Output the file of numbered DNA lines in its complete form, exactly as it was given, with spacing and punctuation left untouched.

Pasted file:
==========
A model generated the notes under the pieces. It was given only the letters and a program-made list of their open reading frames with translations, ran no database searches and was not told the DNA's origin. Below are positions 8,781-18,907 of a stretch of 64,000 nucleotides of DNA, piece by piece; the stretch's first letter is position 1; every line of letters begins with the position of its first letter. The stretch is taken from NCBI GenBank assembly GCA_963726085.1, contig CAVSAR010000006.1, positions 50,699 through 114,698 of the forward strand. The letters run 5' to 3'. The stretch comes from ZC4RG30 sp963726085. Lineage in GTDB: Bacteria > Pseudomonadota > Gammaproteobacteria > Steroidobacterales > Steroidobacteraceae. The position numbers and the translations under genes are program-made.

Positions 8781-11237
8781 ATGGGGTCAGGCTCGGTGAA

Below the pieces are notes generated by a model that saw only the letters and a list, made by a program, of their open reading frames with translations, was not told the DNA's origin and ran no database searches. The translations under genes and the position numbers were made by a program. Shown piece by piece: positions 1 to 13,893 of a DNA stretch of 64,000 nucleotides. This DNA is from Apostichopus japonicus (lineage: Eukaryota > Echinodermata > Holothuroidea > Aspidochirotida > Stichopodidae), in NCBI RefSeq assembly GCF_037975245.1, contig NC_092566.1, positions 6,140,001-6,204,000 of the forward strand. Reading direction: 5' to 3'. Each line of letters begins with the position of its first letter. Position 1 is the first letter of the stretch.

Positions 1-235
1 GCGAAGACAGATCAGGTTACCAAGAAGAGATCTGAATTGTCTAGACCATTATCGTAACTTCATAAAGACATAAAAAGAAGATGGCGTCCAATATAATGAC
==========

A model generated the notes under the pieces. It was given only the letters and a program-made list of their open reading frames with translations, ran no database searches and was not told the DNA's origin. Below are positions 8,781-18,907 of a stretch of 64,000 nucleotides of DNA, piece by piece; the stretch's first letter is position 1; every line of letters begins with the position of its first letter. The stretch is taken from NCBI GenBank assembly GCA_963726085.1, contig CAVSAR010000006.1, positions 50,699 through 114,698 of the forward strand. The letters run 5' to 3'. The stretch comes from ZC4RG30 sp963726085. Lineage in GTDB: Bacteria > Pseudomonadota > Gammaproteobacteria > Steroidobacterales > Steroidobacteraceae. The position numbers and the translations under genes are program-made.

Positions 8781-11237
8781 ATGGGGTCAGGCTCGGTGAA

Below the pieces are notes generated by a model that saw only the letters and a list, made by a program, of their open reading frames with translations, was not told the DNA's origin and ran no database searches. The translations under genes and the position numbers were made by a program. Shown piece by piece: positions 1 to 13,893 of a DNA stretch of 64,000 nucleotides. This DNA is from Apostichopus japonicus (lineage: Eukaryota > Echinodermata > Holothuroidea > Aspidochirotida > Stichopodidae), in NCBI RefSeq assembly GCF_037975245.1, contig NC_092566.1, positions 6,140,001-6,204,000 of the forward strand. Reading direction: 5' to 3'. Each line of letters begins with the position of its first letter. Position 1 is the first letter of the stretch.

Positions 1-235
1 GCGAAGACAGATCAGGTTACCAAGAAGAGATCTGAATTGTCTAGACCATTATCGTAACTTCATAAAGACATAAAAAGAAGATGGCGTCCAATATAATGAC